I have reworded my edit to conform to the appropriate wording for adjectives. Please improve it if needed. Thanks again. -- IRP 22:04, 5 December 2010 (UTC)


Hey! Do you think we can close this rfv? Leasnam 00:39, 8 December 2010 (UTC)

There are three citations, but not great ones. The first one uses tocomis and -is isn't an English verb form ending, even in very Early Modern English (or is it?). Mglovesfun (talk) 15:27, 8 December 2010 (UTC)
That's the one given by Ƿidsiþ. I wonder if it might be early Scots, yet in the same passage, burnes and slayes use "-es", so it may be simply due to variations in early orthography? Leasnam 18:03, 8 December 2010 (UTC)
It's Scottish. Whether Scottish English or in the eye of the beholder I guess. In those days it would certainly have been thought of as Scots. Ƿidsiþ 18:19, 8 December 2010 (UTC)
Would a qualifier such as (rare, chiefly Scotland) help, or does this need to be removed from English citation? Leasnam 18:36, 8 December 2010 (UTC)
To be honest, I have no idea. Mglovesfun (talk) 22:40, 8 December 2010 (UTC)


Shall I go on making these categories? There is no plural because if it said "Transliterations of personal names" they would be strictly speaking a POS categories, and the category names are long enough already. For discussion, see Wiktionary:Beer parlour archive/2010/June#Categories for transliterated names. Would you or somebody else be smart enough to create a template? --Makaokalani 14:56, 8 December 2010 (UTC)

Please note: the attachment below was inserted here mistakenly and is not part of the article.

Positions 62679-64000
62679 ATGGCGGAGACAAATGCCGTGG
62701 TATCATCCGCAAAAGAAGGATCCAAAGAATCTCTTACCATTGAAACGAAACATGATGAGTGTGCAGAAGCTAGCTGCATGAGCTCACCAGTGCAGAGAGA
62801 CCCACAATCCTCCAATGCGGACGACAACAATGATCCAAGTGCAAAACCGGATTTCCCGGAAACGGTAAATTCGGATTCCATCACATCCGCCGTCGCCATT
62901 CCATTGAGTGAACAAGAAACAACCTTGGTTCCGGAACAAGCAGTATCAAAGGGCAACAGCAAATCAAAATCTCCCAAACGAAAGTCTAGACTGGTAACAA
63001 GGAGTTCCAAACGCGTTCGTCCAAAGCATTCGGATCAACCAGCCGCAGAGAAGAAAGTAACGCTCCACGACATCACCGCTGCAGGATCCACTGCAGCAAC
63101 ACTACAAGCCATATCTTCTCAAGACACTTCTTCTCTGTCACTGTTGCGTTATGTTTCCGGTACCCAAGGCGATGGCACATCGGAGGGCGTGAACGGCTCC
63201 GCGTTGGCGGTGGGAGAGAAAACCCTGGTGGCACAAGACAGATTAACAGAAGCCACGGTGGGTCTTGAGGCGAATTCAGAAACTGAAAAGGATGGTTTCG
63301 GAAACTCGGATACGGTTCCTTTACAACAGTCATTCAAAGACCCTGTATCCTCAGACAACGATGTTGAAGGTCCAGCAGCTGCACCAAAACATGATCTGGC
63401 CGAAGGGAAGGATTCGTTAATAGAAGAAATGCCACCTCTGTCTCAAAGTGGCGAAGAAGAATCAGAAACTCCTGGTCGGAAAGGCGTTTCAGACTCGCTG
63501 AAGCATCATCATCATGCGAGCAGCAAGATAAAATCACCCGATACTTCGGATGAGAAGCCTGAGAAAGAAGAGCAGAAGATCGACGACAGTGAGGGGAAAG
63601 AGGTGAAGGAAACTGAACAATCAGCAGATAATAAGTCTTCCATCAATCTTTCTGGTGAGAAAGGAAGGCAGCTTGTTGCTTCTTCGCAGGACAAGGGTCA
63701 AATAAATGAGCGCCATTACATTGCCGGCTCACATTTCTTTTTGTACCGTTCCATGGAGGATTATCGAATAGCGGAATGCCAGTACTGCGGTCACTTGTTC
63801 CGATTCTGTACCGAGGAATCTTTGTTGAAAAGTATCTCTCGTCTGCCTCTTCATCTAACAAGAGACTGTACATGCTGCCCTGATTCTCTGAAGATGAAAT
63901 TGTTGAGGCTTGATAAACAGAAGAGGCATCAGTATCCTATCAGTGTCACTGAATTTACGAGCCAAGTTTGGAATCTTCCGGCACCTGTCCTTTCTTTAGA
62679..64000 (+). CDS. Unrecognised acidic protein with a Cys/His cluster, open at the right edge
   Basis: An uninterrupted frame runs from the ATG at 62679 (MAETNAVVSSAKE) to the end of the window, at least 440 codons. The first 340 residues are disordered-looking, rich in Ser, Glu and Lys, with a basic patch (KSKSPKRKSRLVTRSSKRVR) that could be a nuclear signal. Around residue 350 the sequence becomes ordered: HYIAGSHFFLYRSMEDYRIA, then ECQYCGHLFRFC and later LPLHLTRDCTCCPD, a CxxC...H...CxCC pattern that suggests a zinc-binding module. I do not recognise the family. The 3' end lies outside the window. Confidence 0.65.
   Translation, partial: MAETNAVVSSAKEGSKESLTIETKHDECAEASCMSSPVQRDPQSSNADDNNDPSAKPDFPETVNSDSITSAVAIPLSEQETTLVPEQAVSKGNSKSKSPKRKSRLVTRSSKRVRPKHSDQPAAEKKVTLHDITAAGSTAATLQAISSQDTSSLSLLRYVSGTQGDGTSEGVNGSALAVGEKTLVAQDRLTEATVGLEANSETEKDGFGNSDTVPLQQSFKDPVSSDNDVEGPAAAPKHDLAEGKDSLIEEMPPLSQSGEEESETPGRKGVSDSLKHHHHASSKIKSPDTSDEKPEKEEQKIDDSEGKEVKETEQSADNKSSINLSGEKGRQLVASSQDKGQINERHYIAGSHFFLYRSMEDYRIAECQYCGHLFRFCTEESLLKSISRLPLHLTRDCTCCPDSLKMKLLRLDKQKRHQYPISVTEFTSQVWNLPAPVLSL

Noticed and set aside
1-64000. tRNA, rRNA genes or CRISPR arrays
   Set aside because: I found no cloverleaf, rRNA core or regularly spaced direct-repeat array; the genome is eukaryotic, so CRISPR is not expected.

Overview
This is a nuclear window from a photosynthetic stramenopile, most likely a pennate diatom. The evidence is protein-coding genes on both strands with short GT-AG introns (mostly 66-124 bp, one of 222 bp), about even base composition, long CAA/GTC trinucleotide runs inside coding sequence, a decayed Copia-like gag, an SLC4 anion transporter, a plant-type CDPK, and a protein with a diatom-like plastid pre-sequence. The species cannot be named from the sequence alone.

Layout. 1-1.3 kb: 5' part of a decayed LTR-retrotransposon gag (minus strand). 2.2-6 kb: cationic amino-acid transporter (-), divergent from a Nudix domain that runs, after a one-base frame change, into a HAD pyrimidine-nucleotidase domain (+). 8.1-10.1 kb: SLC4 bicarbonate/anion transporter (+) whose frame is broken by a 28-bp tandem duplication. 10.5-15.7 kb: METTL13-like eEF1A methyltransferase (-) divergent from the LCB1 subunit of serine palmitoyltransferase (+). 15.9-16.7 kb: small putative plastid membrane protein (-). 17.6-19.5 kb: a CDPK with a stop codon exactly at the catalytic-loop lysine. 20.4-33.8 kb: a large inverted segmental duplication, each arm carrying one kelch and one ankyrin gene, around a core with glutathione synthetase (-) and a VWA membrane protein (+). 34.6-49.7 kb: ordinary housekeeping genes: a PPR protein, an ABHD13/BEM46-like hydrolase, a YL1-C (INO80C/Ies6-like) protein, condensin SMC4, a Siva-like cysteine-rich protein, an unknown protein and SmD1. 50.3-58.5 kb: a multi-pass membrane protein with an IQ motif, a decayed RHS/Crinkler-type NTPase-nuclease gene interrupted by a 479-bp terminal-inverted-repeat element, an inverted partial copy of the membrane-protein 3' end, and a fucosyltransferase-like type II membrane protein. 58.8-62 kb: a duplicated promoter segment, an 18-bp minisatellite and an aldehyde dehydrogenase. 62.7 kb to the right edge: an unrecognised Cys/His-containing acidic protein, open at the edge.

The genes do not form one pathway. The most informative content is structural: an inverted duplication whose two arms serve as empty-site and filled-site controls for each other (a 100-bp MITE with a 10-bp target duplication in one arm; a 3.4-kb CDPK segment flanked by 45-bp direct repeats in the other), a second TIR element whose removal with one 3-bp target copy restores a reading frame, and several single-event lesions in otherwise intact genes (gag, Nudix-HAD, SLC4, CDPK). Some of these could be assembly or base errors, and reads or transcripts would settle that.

BTW I haven't replied as I don't know what to say. Sorry about that. Mglovesfun (talk) 08:11, 16 December 2010 (UTC)

Inflection templates - poll 3[edit]

You have voiced your opinion in some of the polls about renaming of categories for what was previously called "inflection templates", templates that are planned to be newly called "headword templates" or "headword-line templates" in the name of their category. I would like to hear your preference in the poll number 3, whatever your preference is, if you would be so kind: WT:BP#Poll: Inflection to inflection-line 3. Thank you for your input and attention. --Dan Polansky 10:08, 9 December 2010 (UTC)


Runic? No, that's not Runic. It is a perfectly Latin letter, and used in several Latin manuscripts. -- Prince Kassad 14:29, 12 December 2010 (UTC)

That's a bit odd then, as I wasn't able to view it until I installed a new font. I can revert, though, that still leaves the question of what the heck is it? Should have a translingual section as it's a single character. Mglovesfun (talk) 15:29, 12 December 2010 (UTC)
Yes, it was only pretty recently added to Unicode so support is still rare. I classified it as a pronoun but that might not be the best solution - maybe it should be rather an abbreviation? -- Prince Kassad 15:50, 12 December 2010 (UTC)

red ink[edit]

Maybe you would help me with another problem, if ur still up. When i created CTS, i attempted to expand the def. I got a lot of red ink. Before i could figure out what i had done wrong, someone deleted the expanded definition. I couldn't figure out how 2 look at the edit history, so i'm not sure who reverted it. I asked SemperBlotto, but all he said was that it's fixed. I'm working on a Nokia telephone, and it's slow-going, so i really, really like to understand my mistakes and not repeat them. I realize that all of you admin-types have more work than you can possibly ever finish, but i like to ask those who can give me the right answer the first time. Thank you for your time. Ragityman 12:24, 13 December 2010 (UTC)